The cover story in the September-October Analog is “The Gorilla in a Tutu Principle; or, Pecan Pie at Minnie and Earl’s“, a novella from Adam-Troy Castro, the third in his series about the era of lunar colonization, and how the very unusual couple Minnie and Earl helped out. Castro is partly having fun with Analog expectations, because these stories, featuring engineers and technicians building a lasting colony on the Moon, feature an old couple who live in a house behind a white picket fence on the Moon’s surface, sans pressure suits or any other overt space tech. (I am reminded just a bit of Bradbury’s “Mars Is Heaven!”) (Castro assures us that there’s an explanation for them, and that he’s given us all the clues we need.)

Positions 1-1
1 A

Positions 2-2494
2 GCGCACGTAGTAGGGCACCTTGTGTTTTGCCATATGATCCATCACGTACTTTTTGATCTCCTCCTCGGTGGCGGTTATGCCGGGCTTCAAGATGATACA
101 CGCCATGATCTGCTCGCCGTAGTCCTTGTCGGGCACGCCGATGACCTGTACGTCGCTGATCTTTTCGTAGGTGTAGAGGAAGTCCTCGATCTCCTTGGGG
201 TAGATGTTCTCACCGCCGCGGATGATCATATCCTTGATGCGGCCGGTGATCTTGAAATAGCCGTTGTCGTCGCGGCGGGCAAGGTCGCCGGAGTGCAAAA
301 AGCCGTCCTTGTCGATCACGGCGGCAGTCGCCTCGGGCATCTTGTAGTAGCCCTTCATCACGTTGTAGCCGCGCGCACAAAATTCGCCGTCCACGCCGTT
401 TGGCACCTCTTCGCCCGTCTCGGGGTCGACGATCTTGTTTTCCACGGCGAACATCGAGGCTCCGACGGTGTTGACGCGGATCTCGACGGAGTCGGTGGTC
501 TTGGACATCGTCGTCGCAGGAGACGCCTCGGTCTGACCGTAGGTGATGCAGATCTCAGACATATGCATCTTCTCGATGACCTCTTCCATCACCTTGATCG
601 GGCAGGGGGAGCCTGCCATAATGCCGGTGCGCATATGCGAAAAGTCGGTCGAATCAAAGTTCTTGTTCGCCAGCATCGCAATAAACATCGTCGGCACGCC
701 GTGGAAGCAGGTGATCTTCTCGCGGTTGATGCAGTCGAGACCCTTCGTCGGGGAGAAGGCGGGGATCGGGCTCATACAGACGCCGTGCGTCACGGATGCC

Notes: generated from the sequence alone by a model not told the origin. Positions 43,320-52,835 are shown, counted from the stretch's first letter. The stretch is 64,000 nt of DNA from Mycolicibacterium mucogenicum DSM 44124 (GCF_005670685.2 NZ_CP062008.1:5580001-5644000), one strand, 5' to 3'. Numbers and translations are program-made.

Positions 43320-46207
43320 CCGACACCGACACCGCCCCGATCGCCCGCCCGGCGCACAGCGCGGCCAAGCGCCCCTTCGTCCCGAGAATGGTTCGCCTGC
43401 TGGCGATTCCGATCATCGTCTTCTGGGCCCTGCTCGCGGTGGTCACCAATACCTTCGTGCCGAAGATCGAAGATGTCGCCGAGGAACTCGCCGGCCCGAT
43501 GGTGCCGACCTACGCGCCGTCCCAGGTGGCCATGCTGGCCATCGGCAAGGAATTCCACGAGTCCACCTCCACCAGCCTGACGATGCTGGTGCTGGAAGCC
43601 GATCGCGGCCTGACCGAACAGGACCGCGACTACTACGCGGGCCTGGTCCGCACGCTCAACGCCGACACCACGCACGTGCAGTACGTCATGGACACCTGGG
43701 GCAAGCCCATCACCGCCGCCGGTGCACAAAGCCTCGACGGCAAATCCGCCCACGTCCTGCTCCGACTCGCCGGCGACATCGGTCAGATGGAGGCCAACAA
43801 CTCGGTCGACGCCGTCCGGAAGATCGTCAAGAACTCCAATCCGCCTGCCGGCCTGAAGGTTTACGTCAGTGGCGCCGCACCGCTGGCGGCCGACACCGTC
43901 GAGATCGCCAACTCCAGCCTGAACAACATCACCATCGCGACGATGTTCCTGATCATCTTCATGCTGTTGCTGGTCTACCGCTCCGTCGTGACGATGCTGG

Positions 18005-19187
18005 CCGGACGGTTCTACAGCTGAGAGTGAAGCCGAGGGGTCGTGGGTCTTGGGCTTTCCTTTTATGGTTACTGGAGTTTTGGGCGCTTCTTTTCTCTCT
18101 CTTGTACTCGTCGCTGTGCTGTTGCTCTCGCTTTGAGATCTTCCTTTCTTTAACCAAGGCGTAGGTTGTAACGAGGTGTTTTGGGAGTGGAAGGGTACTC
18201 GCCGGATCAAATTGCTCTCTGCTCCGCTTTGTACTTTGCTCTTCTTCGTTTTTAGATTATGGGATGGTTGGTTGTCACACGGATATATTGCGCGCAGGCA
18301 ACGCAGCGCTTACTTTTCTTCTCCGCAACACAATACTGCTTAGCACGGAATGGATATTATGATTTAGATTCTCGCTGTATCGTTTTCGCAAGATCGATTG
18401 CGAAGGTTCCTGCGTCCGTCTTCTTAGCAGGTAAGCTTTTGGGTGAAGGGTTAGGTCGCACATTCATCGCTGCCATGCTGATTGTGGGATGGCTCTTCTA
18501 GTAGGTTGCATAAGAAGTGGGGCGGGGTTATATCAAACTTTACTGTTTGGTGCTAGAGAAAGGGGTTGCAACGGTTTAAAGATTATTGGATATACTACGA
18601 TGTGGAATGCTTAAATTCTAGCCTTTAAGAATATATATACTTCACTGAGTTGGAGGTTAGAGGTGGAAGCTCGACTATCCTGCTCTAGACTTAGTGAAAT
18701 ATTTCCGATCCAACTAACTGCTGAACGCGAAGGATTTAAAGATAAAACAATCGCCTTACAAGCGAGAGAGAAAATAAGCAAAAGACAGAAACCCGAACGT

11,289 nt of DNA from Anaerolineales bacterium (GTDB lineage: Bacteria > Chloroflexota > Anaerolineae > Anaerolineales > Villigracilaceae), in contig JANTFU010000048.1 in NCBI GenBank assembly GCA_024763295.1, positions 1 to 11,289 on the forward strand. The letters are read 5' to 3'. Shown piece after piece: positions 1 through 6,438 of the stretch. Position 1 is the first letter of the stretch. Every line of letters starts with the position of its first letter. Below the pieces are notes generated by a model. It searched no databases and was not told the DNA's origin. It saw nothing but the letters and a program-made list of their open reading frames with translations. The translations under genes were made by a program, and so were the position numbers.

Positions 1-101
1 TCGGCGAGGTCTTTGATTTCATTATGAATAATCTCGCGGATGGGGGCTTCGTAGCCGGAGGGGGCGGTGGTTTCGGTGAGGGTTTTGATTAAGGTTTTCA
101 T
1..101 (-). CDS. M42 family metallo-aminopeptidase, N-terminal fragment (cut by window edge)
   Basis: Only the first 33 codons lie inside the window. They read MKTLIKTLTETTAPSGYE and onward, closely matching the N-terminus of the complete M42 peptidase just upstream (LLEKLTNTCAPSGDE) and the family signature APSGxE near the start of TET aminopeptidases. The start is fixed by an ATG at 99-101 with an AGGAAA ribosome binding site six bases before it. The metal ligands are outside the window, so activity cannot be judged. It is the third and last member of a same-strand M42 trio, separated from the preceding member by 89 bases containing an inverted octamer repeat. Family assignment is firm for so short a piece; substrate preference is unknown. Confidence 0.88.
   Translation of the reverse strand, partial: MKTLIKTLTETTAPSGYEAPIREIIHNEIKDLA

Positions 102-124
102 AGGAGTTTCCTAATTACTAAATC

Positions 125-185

At any rate, the current entry is told by Ben Turpin, a no-nonsense engineer who, investigating the apparent malfunction of a camera on one of the Lunar rover routes, sees something unbelievable: a pair of men he doesn’t know, one tall and skinny, one short and stout, in unorthodox moonsuits and bowler hats, trying to manhandle a crate up a hill, with unfortunate results. Turpin hustles to where they are, and they disappear. The reader (of a certain age) will have recognized Laurel and Hardy, but Turpin doesn’t. Unsurprisingly, nobody believes him when he tells his story, but Turpin keeps investigating, and, with Minnie and Earl’s help, eventually gets a chance to find some answers – when something much more important intervenes. Castro plays some tricks with story structure and our need for resolution, but there is a story here about Ben Turpin and a woman he likes, about how the Moon was won (sort of), and about Laurel and Hardy too. And if we don’t get all the answers Ben Turpin thinks we want, we get the answers the story needs. It’s entertaining and ultimately rather moving, too.